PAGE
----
GreenInfo's work in developing a major presentation for the IUCN 2016 World Conservation Congress, highlighting North American conservation accomplishments, is described in more detail in the main project description. For this project, however, GreenInfo also worked with Esri's Story Maps team to apply their technology to creating a companion interactive presentation.
The task for this project was to create an exact duplicate of the main Powerpoint presentation that was delivered by U.S. National Park Service Director Jonathan Jarvis to the IUCN World Conservation Congress in Hawaii in early September, 2016. The presentation focused on a key report by the North American Inter-Governmental Committee on Cooperation for Wilderness & Protected Areas Conservation (NAWPA). The details of developing that presentation are described in this project entry »
Story Maps are developed primarily on the Esri ArcGIS.com web portal, though it is possible to download the technology and create one's own story maps portal (allows for more detailed fine-tuning of the programming). Broadly, users select a template and then insert images/video, text and links to interactive maps (or web sites) using the template tools - this creates a very long web page, which a user can then scroll down (in the case of the Cascade template) at their own pace, moving back and forth as needed, and zooming into and around any interactive mapping that is installed. A very useful, though relatively limited, set of styling tools is used for fonts, fills, placements of text, etc.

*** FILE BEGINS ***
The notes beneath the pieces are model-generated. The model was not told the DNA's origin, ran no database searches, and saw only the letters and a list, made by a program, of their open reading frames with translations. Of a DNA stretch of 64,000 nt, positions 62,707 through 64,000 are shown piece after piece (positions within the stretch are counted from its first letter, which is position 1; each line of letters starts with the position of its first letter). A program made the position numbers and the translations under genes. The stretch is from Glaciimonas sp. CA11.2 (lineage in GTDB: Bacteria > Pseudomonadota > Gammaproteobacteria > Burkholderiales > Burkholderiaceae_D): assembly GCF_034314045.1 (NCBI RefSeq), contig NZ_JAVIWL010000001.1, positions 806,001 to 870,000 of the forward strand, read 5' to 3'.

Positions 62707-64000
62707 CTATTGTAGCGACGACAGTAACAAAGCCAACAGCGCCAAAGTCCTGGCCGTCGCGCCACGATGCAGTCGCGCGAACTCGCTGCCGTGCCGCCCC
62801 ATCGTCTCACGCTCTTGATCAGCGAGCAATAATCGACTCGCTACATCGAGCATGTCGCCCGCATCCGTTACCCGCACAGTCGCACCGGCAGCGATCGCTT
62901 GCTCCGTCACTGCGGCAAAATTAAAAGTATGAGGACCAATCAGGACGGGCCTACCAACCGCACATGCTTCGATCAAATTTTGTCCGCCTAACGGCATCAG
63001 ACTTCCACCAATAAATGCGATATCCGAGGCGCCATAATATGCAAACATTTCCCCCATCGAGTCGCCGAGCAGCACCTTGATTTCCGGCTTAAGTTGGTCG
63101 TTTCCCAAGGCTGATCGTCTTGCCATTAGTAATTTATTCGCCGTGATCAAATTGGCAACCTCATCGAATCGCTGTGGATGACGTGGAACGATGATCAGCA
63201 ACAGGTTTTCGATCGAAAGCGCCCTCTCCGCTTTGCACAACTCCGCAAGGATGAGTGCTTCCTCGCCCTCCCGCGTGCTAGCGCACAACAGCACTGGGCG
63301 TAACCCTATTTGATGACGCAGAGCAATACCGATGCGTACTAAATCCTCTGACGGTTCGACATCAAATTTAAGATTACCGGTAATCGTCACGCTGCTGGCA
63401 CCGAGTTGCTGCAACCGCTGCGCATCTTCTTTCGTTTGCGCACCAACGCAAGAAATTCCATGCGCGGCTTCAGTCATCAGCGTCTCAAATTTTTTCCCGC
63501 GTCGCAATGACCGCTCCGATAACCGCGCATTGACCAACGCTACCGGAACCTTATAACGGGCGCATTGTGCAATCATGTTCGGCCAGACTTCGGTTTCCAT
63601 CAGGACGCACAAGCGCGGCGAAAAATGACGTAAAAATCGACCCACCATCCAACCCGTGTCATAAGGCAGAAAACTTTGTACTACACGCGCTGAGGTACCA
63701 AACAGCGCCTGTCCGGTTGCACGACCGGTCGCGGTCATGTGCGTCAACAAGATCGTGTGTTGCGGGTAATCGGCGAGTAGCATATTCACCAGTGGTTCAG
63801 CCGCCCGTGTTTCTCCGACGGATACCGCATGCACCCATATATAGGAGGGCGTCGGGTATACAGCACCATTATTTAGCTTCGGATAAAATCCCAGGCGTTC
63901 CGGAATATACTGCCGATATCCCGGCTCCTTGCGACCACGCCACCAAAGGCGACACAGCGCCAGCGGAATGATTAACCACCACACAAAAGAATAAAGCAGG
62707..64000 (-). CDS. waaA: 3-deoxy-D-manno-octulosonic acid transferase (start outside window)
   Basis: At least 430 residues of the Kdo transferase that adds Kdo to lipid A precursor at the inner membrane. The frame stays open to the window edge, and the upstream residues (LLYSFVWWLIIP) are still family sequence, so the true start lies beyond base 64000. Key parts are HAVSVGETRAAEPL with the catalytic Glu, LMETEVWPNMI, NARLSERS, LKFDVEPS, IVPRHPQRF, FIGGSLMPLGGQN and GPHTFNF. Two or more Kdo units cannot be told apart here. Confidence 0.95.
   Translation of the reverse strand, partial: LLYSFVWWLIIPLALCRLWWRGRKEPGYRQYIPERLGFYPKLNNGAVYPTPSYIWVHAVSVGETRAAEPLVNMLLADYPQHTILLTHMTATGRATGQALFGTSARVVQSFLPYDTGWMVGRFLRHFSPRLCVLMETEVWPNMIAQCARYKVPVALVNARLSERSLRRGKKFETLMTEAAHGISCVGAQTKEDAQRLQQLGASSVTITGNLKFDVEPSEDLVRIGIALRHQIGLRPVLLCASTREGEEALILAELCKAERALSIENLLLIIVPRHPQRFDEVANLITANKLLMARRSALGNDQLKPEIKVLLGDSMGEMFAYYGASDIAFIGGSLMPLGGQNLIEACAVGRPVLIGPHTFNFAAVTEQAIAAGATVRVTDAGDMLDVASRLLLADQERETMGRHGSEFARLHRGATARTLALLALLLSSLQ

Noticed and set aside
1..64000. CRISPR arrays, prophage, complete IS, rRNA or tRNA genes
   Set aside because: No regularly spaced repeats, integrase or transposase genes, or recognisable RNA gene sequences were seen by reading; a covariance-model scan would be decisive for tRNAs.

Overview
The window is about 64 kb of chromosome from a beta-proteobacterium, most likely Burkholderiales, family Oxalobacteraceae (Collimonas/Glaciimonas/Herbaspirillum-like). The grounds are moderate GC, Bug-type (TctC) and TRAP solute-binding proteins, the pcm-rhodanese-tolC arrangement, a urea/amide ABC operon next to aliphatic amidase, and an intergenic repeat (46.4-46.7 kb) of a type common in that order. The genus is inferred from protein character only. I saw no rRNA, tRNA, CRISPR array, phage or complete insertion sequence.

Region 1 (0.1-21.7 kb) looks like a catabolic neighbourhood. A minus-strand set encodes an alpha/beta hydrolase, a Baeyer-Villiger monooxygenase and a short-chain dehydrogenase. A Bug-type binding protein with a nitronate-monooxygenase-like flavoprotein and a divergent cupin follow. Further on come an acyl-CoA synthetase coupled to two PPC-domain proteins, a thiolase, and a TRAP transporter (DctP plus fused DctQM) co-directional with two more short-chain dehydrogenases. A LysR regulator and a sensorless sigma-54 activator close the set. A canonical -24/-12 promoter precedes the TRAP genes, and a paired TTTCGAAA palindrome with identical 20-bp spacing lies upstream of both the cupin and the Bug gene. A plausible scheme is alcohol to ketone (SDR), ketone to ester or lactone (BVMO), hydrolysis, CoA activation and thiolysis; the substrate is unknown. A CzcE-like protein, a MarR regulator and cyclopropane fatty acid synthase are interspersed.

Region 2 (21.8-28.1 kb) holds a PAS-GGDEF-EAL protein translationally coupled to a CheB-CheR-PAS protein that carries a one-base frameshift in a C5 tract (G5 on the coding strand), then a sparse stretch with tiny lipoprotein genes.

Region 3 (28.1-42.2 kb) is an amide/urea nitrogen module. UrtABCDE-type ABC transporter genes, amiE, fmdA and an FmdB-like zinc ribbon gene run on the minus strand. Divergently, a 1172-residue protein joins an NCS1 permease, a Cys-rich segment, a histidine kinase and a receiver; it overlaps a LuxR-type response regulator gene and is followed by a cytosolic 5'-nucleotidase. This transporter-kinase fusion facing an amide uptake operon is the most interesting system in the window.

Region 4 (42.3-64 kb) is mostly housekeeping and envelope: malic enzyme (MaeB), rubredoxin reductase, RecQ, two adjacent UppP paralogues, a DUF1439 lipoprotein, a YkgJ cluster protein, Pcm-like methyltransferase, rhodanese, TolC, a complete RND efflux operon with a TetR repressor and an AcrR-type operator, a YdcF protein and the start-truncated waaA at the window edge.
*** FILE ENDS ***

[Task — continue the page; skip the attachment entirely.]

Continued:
In this presentation, there were two main challenges - develop a globe view map of North American protected areas, and address how to achieve the best resolution for static map images intended to be full screen views. The Esri Story Maps team worked with USGS Gap Analysis Program staff to place protected areas data for North America into ArcGIS Online and to develop a technique for effective and rapid display of this very large data set. The result is a beautiful starting view of the continent, with the conserved areas showing - users can zoom in and change perspective on this live map. A second interactive map view adds the "other managed areas" - public lands not given the highest protections for biodiversity conservation. These maps take a few seconds to load at first, then move very quickly, as the data is cached.
The second challenge was defining a strategy for having other images of maps show at best resolution. Story Maps can consume images from ArcGIS Online, or from Flickr.com. But these images are often downsampled, leading to fuzziness for full screen map images (vs. photographs which are less affected by this). Esri staff and GreenInfo found a way to bring in the full resolution images, which now display very well.
The Story Maps version of this presentation is a very helpful addition to the archive for the overall presentation - rather than only having slides to browse through, users can get a richer experience, as they scroll down through the Story Maps version, including the 3D globe maps. Story Maps technology is constantly evolving, with improvements to functionality and new styles coming along frequently. It's definitely a useful adjunct for communications with maps and GIS!
Tags: Esri Story Map
Project Years: 2016